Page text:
I should have lived happily enough in that country, if my littleness had not exposed me to several ridiculous and troublesome accidents, some of which I shall venture to relate. Glumdalclitch often carried me into the gardens of the court in my smaller box, and would sometimes take me out of it, and hold me in her hand, or set me down to walk. I remember, before the dwarf left the queen, he followed us one day into those gardens, and my nurse having set me down, he and I being close together, near some dwarf apple-trees, I must needs show my wit by a silly allusion between him and the trees, which happens to hold in their language, as it doth in ours. Whereupon the malicious rogue, watching his opportunity, when I was walking under one of them, shook it directly over my head; by which a dozen apples, each of them near as large as a Bristol barrel, came tumbling about my ears; one of them hit me on the back as I chanced to stoop, and knocked me down flat on my face; but I received no other hurt; and the dwarf was pardoned at my desire, because I had given the provocation.
Another day, Glumdalclitch left me on a smooth grass-plot to divert myself, while she walked at some distance with her governess. In the meantime there suddenly fell such a violent shower of hail, that I was immediately, by the force of it, struck to the ground; and when I was down, the hail stones gave me such cruel bangs all over the body as if I had been pelted with tennis-balls, however, I made a shift to creep on all fours, and shelter myself by lying flat on my face on the lee-side of a border of lemon-thyme, but so bruised from head to foot that I could not go abroad in ten days. Neither is this at all to be wondered at, because nature, in that country, observing the same proportion through all her operations, a hail-stone is near eighteen hundred times as large as one in Europe, which I can assert upon experience, having been so curious to weigh and measure them.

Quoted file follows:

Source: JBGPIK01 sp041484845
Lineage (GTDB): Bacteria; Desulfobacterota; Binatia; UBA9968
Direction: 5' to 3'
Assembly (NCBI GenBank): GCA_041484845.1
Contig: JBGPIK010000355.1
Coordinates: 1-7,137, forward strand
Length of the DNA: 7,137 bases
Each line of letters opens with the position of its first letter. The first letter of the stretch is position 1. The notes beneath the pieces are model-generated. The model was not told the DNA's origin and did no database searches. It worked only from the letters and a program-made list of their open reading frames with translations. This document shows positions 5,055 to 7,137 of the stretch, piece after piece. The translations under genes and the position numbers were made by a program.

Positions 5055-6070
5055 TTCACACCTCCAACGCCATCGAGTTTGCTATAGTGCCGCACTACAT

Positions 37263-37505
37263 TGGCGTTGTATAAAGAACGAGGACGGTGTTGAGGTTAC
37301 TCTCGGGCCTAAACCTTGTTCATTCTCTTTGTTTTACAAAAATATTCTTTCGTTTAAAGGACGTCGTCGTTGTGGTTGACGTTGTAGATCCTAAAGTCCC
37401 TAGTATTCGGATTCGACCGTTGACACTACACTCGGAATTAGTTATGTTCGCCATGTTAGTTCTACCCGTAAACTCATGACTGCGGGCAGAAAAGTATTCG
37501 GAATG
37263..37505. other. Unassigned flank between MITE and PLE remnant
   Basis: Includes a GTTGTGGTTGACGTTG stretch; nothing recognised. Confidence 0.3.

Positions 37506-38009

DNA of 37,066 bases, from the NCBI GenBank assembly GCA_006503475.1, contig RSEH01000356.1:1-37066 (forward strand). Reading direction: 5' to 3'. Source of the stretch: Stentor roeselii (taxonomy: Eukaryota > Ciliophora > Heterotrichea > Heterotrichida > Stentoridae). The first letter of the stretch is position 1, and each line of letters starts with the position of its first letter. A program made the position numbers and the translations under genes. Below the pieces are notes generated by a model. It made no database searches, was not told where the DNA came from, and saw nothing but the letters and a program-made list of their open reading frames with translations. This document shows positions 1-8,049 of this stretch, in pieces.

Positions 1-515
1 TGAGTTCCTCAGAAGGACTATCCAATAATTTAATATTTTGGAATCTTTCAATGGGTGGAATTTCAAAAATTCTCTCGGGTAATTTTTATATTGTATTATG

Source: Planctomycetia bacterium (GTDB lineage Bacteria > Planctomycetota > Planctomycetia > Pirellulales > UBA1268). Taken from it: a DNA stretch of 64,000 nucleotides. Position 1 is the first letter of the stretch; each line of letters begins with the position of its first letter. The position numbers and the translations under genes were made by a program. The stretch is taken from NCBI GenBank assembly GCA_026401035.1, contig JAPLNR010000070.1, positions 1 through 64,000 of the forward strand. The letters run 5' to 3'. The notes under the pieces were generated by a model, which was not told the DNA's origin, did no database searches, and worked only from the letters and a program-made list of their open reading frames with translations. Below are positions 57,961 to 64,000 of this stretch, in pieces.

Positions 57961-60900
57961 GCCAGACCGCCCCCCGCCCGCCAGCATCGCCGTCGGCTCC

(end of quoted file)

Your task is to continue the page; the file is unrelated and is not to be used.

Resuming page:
But a more dangerous accident happened to me in the same garden, when my little nurse, believing she had put me in a secure place, which I often entreated her to do, that I might enjoy my own thoughts, and having left my box at home, to avoid the trouble of carrying it, went to another part of the garden with governess and some ladies of her acquaintance, she was absent and out of hearing, a small white belonging to one of the chief gardeners, having got by accident into the garden, happened to place where I lay: the dog, following the scent, came directly up, and taking me in his mouth, ran straight to his master, wagging his tail, and set me gently on the ground. By good fortune, he had been so well taught, that I was carried between his teeth without the least hurt, or even tearing my clothes. But the poor gardener, who knew me well, and had a great kindness for me, was in a terrible fright: he gently took me up in both his hands, and asked me how I did; but I was